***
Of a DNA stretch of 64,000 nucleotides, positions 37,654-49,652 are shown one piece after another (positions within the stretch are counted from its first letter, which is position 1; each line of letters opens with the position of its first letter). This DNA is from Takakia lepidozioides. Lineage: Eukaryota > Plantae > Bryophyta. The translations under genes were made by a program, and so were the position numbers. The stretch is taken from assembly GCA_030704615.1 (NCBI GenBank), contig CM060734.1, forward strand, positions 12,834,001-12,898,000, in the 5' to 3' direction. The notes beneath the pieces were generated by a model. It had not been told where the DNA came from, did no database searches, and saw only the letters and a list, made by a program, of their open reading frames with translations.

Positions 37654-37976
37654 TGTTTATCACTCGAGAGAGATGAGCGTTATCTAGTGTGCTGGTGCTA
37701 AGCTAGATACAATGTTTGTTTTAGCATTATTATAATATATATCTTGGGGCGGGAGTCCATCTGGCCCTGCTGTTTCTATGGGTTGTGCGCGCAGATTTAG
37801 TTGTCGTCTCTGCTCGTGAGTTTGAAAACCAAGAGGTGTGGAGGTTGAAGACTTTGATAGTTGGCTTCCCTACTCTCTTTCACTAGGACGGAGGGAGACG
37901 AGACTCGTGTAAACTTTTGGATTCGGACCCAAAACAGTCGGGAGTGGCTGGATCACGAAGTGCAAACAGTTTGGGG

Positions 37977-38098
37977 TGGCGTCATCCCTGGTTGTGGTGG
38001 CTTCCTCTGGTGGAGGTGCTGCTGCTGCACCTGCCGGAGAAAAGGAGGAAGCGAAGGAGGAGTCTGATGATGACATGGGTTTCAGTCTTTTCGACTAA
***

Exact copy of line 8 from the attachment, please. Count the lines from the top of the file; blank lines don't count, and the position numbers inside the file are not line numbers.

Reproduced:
37977 TGGCGTCATCCCTGGTTGTGGTGG